As New Jersey’s Democratic primary edges closer, the stakes may be highest in the first congressional district, where a young challenger to U.S. Representative Donald Norcross is staking his bid on a June 7 primary win. Alex Law’s campaign piggybacked on Senator Bernie Sanders’ momentum in its early days, but parallels between the two candidates may not bode well for Law’s chances.
The Law campaign has made headway with a similar bloc of white, suburban progressives, but Montclair State University Political Science Professor Brigid Harrison said that he will have to confront the Norcross machine’s deep ties to Camden City. The Camden County Democratic machine will pull out all the stops, Harrison said, to mobilize voters in the majority-black city and keep Norcross primed for a rumored U.S. Senate run.
If Law stumbles in competing with the Camden County Democrats to attract minority voters in Camden, could the challenger suffer the same decline as Sanders?
“This is where we tend to see higher turnout in cities than in other years,” Harrison said. “There reality is that if Norcross’ name weren’t on the ballot, the suburbs would probably matter more, but given the fact that we’re talking about a primary election in which Donald Norcross’s name is on the ballot, you can bet your bottom dollar that the county party machine will make every effort to turn out every single voter that they can in Camden City.
“They tend to be the among the most loyal to the political party,” Harrison said of Norcross’ potential advantage among black and Latino urban voters inclined to vote Democratic incumbents back in. “Suburban voters also tend to vote the party line, but this year in particular I think good streak of independence, you might have those suburban voters that are siding with Bernie Sanders or more interested in toppling the regime. So I think that the city is a safer bet.
“They don’t want any doubts about Donald’s political future,” she continued, saying hat Norcross will be well-positioned to take indicted Senator Bob Menendez’s seat. “They don’t want to emerge the way that, say, Cory Booker emerged from his race with Lonegan.”
“He’s going to have some work to do directly inside Camden,” said Seton Hall public policy professor Matthew Hale. “There is traditionally a coalition between white liberal elites and inner-city African Americans.
“They may be the same on policy issues, they may be the same on some progressive issues, but how you go about reaching those different voters is very different.”
Norcross is also the political ally of Camden Mayor Dana Redd and the Democratically controlled city council, a significant mark in his favor when campaigning ramps up in April and May.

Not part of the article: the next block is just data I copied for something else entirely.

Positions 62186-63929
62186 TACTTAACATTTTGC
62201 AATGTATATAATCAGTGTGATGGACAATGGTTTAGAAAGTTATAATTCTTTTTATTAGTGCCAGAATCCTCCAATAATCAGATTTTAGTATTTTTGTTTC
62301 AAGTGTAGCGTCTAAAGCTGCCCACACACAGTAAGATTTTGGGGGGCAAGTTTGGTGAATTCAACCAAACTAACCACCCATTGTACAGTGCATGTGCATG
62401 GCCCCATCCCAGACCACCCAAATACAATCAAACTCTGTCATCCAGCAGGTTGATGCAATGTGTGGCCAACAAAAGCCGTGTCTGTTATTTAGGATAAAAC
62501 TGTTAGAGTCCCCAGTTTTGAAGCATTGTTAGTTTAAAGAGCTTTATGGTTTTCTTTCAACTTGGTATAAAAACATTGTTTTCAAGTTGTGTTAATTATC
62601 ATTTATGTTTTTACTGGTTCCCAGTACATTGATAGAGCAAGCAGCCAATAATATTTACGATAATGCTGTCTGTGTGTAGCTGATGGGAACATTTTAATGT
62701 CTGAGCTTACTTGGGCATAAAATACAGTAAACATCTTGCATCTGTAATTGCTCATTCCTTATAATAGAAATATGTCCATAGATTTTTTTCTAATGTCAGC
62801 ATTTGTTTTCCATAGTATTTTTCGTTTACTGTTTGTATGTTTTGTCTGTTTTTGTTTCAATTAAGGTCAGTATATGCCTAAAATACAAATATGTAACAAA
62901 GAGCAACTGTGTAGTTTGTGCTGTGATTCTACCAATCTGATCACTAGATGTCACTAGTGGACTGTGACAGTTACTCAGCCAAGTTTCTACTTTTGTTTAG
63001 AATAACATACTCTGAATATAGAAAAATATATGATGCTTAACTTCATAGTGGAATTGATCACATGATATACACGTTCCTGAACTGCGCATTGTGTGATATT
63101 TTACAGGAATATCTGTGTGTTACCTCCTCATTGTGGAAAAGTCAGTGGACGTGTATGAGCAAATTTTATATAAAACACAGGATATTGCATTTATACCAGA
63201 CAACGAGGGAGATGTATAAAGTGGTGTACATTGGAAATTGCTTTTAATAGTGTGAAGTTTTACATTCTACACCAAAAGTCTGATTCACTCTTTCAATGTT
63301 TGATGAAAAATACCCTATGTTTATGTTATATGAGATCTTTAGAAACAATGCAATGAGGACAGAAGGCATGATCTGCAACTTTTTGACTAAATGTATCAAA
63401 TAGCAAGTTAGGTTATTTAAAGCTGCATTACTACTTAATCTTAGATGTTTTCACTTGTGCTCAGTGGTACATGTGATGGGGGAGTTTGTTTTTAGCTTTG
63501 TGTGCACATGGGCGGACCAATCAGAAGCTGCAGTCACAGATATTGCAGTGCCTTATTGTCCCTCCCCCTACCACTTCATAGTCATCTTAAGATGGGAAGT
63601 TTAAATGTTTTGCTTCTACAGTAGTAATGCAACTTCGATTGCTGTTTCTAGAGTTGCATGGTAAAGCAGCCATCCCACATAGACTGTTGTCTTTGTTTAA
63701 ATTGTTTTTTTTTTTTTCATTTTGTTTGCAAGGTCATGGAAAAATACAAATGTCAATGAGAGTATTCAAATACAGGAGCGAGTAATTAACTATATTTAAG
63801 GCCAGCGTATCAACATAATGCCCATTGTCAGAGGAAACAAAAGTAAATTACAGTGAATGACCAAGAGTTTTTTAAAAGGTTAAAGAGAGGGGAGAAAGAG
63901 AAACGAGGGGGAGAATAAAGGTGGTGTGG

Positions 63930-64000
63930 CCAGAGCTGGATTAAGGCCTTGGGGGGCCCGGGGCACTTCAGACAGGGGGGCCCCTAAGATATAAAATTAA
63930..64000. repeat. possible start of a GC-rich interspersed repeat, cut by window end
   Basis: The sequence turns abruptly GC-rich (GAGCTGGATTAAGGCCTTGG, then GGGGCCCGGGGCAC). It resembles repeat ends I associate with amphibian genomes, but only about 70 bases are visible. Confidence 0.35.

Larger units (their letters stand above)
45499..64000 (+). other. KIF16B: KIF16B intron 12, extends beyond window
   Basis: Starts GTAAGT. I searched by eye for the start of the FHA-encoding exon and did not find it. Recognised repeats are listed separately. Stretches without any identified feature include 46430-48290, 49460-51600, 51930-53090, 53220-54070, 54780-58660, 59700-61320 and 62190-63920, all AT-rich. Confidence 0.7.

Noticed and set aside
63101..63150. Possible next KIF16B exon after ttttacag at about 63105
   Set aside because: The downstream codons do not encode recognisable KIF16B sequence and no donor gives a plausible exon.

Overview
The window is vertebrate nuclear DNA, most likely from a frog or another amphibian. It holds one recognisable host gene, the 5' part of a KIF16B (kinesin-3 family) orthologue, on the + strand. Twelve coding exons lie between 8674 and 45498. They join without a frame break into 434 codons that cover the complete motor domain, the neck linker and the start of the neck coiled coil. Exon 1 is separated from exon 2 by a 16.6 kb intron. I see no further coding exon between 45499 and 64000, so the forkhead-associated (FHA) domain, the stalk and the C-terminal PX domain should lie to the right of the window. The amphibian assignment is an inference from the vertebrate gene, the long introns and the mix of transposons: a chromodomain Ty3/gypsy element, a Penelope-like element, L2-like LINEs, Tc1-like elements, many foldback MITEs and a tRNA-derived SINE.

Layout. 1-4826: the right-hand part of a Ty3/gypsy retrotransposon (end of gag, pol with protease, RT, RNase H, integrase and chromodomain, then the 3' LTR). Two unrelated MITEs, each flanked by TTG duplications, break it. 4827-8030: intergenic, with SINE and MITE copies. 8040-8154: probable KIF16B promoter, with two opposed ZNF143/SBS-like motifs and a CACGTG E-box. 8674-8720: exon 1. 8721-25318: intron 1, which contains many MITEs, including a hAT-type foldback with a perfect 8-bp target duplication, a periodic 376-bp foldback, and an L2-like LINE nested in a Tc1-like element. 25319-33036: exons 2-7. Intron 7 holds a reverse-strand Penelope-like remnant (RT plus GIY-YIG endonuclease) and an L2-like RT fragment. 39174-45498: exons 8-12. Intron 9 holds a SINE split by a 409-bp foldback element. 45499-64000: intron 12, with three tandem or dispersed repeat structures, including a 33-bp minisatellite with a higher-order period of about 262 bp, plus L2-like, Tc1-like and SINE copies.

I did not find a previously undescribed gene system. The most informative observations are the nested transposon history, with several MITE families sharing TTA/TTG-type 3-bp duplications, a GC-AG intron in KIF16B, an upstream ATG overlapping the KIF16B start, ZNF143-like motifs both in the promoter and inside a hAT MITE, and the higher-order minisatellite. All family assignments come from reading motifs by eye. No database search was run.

Law has made inroads with Camden public school advocates like one-time city council candidate Moneke Ragsdale, who also opposes the city’s new Norcross-backed ‘Rennaissance’ charter schools . As Camden prepares to break ground on new waterfront construction through the Grow New Jersey program Norcross sponsored, Law’s point-by-point criticisms of Norcross-led development could have a fortuitous backdrop if Camden residents sympathize with his anti-tax-incentive message.
Stephen Danley, a Rutgers Camden public policy professor, had his doubts. He said Law’s campaign may not have time to foster the kind of loyalty from minority voters that a Clinton or a Norcross can fall back on.
“Courting voters from these communities is often a decades-long process in that voters are skeptical and it’s hard to reach them. And I think both campaigns have done a nice job in reaching out, but there may not be enough time to organize a strong campaign.”
Reached for comment, Law acknowledged the historically sluggish turnout for primaries in the city, but took the opportunity attribute that disinterest to Norcross. This year’s New Jersey primary is likely to see the same underwhelming Democratic numbers that have marked the presidential primary contests.
“If you look at how many people voted for Obama in Camden, of current Camden residents, it was 10,449 voters. Now if you go to how many people, current Camden residents, voted in the last primary? It was only 1,944. So we believe that shows how excited and passionate Camden voters can be, but how apathetic and distrustful of their choices when given Donald Norcross as the main option for them.”
Law will be announcing the addition of two new freeholder candidates to his slate in the next week. If one or more of those freeholders are Camden residents, that could be a step toward challenging Norcross’ advantage in fundraising and name recognition in a low-turnout race.